Kenya, with a big tourist industry second in value only to its agricultural exports, is tightening its security in sensitive areas in safari land. Tourism here suffered a shock recently when a British tourist was shot and killed in a minibus by a gang of thugs in the Rift Valley. The driver was wounded. There was another attack on a busload of tourists who were robbed.
Concerned lest visitors get scared away, the government has increased police patrols in areas like the Masai Mara Reserve, where there is the second biggest concentration of wild animals in Africa after Tanzania's Serengeti Reserve. Patrols along other tourist circuits have also been intensified, according to Minister of Tourism Elijah Mwangale.
Thousands of tourists, including many Americans, will soon be coming to the Masai Mara Reserve to see the great wildebeest (gnu) migration from Tanzania's Serengeti Reserve. Nearly 2 million of the animals come to Kenya's Masai Mara to crop the lush grass along the Mara River and then return to Tanzania later in the year.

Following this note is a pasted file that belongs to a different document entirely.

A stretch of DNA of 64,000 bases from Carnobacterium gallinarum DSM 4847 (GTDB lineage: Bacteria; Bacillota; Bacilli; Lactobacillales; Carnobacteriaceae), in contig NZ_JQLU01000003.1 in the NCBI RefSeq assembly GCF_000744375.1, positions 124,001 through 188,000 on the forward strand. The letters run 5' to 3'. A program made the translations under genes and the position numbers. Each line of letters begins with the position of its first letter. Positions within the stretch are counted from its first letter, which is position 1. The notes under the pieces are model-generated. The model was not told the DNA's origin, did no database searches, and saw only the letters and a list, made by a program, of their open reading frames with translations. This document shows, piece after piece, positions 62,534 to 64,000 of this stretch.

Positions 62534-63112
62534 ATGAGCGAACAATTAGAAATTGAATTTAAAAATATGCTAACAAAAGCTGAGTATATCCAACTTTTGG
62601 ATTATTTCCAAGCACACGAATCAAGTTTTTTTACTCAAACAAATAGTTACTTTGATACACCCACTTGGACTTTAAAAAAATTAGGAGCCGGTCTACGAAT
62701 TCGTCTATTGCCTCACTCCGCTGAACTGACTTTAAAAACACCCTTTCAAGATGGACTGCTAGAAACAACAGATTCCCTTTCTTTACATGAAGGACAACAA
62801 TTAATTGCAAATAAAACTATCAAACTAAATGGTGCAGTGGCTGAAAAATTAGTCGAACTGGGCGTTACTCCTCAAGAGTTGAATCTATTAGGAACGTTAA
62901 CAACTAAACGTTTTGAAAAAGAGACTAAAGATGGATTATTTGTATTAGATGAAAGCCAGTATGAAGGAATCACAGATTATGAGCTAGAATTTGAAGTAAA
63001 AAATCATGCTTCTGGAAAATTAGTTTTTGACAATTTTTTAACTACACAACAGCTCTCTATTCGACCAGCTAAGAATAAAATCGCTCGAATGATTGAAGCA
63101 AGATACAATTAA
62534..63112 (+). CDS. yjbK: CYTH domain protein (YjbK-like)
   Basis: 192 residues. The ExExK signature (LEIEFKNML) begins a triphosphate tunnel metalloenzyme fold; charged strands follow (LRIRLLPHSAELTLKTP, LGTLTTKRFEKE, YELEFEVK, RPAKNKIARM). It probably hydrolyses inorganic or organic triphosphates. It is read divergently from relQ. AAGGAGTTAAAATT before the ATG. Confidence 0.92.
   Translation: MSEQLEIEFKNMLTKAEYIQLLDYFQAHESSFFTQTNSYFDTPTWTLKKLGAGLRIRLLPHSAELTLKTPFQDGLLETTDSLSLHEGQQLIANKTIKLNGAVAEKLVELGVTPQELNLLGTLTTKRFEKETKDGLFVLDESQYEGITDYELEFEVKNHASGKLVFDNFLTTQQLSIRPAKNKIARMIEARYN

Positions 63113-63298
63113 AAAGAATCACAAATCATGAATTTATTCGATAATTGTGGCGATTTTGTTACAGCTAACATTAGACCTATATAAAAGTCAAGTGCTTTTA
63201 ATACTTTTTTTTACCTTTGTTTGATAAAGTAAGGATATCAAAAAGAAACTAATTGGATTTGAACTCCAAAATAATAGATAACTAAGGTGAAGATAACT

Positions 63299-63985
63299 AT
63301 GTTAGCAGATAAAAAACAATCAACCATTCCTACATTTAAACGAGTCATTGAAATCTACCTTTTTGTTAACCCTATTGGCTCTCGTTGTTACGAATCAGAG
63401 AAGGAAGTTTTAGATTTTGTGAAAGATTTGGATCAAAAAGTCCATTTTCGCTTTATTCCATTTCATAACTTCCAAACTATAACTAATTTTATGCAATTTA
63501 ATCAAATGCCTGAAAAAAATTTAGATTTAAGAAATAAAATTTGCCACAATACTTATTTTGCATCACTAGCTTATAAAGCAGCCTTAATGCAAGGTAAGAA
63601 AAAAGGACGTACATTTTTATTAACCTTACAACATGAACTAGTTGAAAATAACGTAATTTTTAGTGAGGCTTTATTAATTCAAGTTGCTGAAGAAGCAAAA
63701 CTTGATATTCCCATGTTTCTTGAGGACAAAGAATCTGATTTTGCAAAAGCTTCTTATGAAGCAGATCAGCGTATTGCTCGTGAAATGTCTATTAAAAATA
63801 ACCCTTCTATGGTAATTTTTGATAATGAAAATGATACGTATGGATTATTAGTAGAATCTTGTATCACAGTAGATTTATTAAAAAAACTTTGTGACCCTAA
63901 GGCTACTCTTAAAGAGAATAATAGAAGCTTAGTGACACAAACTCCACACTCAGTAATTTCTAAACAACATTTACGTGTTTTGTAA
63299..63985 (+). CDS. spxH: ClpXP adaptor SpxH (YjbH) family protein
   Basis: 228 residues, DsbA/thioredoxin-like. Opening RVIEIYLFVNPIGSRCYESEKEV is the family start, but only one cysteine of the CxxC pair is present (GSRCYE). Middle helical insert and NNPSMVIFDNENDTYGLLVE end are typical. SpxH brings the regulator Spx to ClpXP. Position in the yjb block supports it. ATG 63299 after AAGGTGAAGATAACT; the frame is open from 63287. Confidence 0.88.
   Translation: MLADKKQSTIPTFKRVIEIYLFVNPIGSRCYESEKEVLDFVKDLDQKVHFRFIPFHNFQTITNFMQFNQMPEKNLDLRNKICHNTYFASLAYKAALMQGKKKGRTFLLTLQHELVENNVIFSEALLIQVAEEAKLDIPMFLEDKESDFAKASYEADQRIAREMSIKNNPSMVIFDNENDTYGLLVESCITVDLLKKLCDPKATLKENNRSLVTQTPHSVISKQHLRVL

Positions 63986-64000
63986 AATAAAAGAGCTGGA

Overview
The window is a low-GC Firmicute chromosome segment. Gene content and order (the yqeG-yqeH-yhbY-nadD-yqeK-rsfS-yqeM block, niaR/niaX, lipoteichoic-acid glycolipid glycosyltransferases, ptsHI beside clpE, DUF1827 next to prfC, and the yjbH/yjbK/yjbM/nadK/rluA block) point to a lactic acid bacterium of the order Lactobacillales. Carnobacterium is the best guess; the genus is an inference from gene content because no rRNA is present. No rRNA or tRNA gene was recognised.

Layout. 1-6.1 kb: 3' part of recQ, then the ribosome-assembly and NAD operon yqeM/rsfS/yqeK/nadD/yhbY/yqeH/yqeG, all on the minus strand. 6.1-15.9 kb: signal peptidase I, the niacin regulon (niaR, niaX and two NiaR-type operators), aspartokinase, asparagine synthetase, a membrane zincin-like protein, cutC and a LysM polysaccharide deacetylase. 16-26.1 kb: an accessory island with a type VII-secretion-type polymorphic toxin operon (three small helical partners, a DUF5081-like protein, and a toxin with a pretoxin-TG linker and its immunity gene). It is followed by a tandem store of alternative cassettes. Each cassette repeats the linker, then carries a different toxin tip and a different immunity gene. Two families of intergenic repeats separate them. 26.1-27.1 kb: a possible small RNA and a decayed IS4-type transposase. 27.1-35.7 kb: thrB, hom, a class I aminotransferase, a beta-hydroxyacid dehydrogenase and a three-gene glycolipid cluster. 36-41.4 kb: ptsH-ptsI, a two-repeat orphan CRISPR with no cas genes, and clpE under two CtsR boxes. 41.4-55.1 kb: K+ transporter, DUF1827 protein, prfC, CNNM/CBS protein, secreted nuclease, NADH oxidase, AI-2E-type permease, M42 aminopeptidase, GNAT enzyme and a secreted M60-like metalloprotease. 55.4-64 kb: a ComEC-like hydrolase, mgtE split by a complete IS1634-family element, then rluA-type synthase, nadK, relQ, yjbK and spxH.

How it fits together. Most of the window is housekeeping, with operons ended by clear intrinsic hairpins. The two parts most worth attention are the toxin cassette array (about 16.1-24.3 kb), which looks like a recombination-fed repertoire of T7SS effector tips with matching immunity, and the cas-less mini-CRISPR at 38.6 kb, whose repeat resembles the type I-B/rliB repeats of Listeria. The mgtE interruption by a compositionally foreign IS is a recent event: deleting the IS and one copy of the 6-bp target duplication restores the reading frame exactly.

In fact, the majority of tourists coming here head not for the game parks but for the coast north and south of Mombasa. The beaches there especially attract Germans, Austrians, Swiss, French, and Italians. The wildlife concentrations in the great parks and reserves tend to draw in mostly American and British tourists.
Mr. Mwangale has assured such tourists and the tour agencies that there's no need to cancel bookings made before the two incidents occurred. Kenya, he said, was safe for visitors and the government was fully committed to wipe out any form of thuggery.